Yes, Sanchez is erratic and cataclysmic control issues are always a few bad breaks from the surface.

    Nevertheless, his profile compares favorably to all but the elite of the elite amongst young starters.

    All of the above makes Jonathan Sanchez far and away the most obvious candidate to be traded.

Baltimore Orioles: Jonathan Sanchez for Nick Markakis

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    Why It Makes Sense

    Markakis is a 27-year-old threat across the board—he's got a five-year career slash line of .298/.368/.463, plays an excellent outfield and his throwing arm is a legitimate weapon. While his  power hasn't blossomed as planned and his speed hasn't translated to stolen bases, he's still a superstar in the making.

    The right fielder would immediately become one of the Giants' most productive hitters and a legitimate middle-of-the-order asset.

    However, Markakis is employed by a team that can't afford to waste any money considering the O's must compete with the New York Yankees, Boston Red Sox, depleted-but-dangerous Tampa Bay Rays and the onrushing Toronto Blue Jays.

    And Nick the Stick isn't currently earning the $10.25 million he will take home in 2011, a figure that rises to $12 million in 2012 and $15 million for 2013-14.

    Unless Baltimore plans to open up its budget, that's a hefty sum to devote to one player and it might even be fatal in a division that requires a stacked deck simply to get in the contention conversation.


    Why It Doesn't Make Sense

    The Orioles aren't exactly hurting for pitching, boasting several young studs like Brian Matusz, Jake Arrieta and Chris Tillman. What's more, Baltimore trolls a not-insignificant market given its proximity to Washington, D.C.

    That is, there's nothing in stone that says the O's won't increase the payroll.

    With the Washington Nationals becoming a larger presence, that wouldn't seem likely. But never say never.

    Additionally, the brass might decided to go the treasure-trove-of-prospects route if they were ever to consider moving Markakis. Instead of opting for an immediate upgrade at the pro level, the Orioles could do what many other cost-conscious clubs do and swap him for a handful of blue-chip prospects.

    Finally, there's the matter of Dirty's inconsistency—even if the O's were to decide they wanted to translate Nick's contract into a more efficient marshaling of resources at the major-league level, it's possible they'd require a safer bet.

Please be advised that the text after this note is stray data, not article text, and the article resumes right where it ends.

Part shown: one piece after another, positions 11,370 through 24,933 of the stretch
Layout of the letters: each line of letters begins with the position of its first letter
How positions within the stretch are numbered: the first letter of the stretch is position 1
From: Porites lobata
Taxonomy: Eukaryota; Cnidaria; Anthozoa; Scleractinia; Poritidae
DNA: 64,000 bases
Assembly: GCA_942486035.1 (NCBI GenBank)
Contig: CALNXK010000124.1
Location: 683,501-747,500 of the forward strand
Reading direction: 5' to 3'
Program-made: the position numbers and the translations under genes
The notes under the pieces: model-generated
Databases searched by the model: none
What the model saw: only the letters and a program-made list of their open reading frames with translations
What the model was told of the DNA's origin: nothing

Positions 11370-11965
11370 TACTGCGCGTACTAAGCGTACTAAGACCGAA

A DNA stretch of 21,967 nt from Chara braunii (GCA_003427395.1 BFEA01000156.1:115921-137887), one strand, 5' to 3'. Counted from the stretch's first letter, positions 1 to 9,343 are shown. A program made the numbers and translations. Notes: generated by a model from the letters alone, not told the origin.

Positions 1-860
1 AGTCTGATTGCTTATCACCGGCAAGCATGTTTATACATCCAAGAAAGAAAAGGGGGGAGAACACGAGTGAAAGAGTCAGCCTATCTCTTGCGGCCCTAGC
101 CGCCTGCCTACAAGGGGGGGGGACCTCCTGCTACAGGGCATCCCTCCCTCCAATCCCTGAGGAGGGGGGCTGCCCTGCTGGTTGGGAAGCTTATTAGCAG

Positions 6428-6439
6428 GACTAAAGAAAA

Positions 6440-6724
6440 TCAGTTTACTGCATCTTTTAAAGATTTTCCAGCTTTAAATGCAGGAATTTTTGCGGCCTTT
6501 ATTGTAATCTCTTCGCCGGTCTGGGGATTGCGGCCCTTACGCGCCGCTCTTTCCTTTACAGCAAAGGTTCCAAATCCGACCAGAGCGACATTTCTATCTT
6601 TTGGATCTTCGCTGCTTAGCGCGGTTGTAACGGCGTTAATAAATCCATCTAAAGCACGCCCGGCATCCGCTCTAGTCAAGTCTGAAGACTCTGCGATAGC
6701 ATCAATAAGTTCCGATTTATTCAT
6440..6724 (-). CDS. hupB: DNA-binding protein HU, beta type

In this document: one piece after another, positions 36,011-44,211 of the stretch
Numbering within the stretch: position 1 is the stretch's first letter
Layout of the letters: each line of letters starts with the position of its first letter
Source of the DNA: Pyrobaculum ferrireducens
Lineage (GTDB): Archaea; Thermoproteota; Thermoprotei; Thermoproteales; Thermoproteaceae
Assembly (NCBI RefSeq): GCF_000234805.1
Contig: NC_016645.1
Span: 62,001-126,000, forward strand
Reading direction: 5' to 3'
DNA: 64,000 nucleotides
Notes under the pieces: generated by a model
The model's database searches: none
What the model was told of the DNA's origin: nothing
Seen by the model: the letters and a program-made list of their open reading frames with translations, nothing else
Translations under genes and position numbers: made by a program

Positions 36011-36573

Jonathan Sanchez could be one of the best pitchers in all of baseball if he could add consistency to his repertoire, but that's been the party line for several years now.

Cleveland Indians: Jonathan Sanchez for Grady Sizemore

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    Why It Makes Sense

    Again, Grady Sizemore is a superb ballplayer, but he's also overpriced since getting the big pay bump in 2008. That year was wonderful, but 2009 was underwhelming thanks to injury woes and 2010 was almost totally erased by the same.

    Making matters worse from a cost-benefit perspective is this double-whammy: he's only under team control until 2012 and that would require forking over at least $16 million in the next two years.

    The deal also seems to sync up with the Tribe's personnel—a healthy Sizemore would obviously be missed, but Cleveland has a good deal of depth in the outfield with Shin-Soo Choo, Michael Brantley, Austin Kearns, Trevor Crowe and even Matt LaPorta if need be.

    More importantly, even an inconsistent Jonathan Sanchez would become arguably the ace of a rotation led by Fausto Carmona. Let's be pragmatic and concede his numbers (3.07 ERA, 1.23 WHIP, 9.5 K/9, opponents' slash line of .204/.307/.343) would take a hit moving out of the pitching-friendly confines of AT&T Park and the National League West.

    Regardless of whether the filthy southpaw would be No. 1 or No. 2, he'd be an immediate and sizable upgrade.


    Why It Doesn't Make Sense

    If Sizemore bounces back and is 100-percent healthy again, you might argue he's a bargain at only $18 million for two years (in this scenario, incentives would trigger a $2 million increase for 2012). Back in '08, he hit 33 bombs, stole 39 bases while getting caught only five times and he got on base at a .374 clip.

    Toss in the superlative leather and the 28-year-old is one of the best in The Show.

    Even if he doesn't, it seems Cleveland has a $500,000 buyout option at the end of 2011 so they aren't necessarily on the hook for 2012. In other words, the franchise "only" risks $8 million to see what it has in Grady.

    However, let's return to that gargantuan 'if' and take a look from the San Francisco side of the table.